Home > China, Microeconomics > Shortages in Modern China

Shortages in Modern China

The always interesting Adam Minter on the intersection of demographics (sex ratios, migration, urbanization) and economics, when marriage is in view:

It’s a society-wide problem, but particularly in China’s countryside, where sex ratios are much wider, and the lack of affluence drives out young, marriageable women. These twin factors have given rise to what’s widely known as “bachelor villages” — thousands of small towns and hamlets across China overflowing with single men, with few women. Though there’s no definitive study on their frequency, bachelor villages have received widespread attention from academics, as well as journalists. The 2011 study on bride prices cites Baoshi Village in Shaanxi Province, population 1013, including 87 single males over the age of 35. In rural China, where men are expected to marry before 30, those 87 men are likely to remain lifelong bachelors.

How might this problem naturally resolve itself? (I’m not considering mail order brides a “natural” solution, though it is a market solution.) It will be interesting to see what the next generation of families learn from this one. Will families encourage their sons to go to the cities and not stay home? Will there be financial incentive for families to not send their daughters to the cities in search of greater income if it leads to greater difficulty in getting married?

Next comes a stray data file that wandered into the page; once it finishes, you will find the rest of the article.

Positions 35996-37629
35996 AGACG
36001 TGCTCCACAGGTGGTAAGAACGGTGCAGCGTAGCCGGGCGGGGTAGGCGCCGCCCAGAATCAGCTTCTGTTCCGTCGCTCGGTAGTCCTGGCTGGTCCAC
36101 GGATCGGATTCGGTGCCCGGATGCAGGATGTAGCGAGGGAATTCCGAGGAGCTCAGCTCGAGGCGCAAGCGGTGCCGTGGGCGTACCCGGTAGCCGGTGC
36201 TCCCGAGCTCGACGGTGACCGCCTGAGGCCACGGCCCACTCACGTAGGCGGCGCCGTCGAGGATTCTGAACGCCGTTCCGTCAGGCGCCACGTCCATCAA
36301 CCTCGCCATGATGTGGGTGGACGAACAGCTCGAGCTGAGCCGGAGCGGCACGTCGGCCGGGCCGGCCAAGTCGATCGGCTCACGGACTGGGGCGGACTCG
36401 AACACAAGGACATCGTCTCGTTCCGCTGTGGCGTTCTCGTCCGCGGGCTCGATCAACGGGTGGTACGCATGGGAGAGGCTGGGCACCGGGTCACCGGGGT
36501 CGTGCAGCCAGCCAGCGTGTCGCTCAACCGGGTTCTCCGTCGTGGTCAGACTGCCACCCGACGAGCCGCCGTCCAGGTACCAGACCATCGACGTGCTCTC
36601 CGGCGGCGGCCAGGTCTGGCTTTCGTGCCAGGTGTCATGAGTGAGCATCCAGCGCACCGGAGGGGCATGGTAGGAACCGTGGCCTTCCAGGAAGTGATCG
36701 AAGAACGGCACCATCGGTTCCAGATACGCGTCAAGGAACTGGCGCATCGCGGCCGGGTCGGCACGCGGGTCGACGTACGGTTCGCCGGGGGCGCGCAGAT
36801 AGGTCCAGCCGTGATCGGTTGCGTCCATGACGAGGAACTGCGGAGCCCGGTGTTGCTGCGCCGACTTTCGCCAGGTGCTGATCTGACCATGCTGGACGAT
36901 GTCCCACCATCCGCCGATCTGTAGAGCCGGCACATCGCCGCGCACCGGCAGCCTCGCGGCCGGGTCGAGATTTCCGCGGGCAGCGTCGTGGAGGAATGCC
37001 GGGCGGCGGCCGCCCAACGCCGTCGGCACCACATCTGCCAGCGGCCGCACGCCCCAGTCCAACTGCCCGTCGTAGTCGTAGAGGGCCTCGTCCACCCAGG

Categories: China, Microeconomics
  1. December 31, 2014 at 10:37 am

    Interesting topic of discussion indeed, while you are still looking for a solution, I wanted to know whether this trend has any similarities to the diminishing birth rates in a number of Japanese villages, creating some ghost villages. And what are the implications of these two trends to their countries’ economies and the economy of Asia in general, these two being the largest economies in the region.

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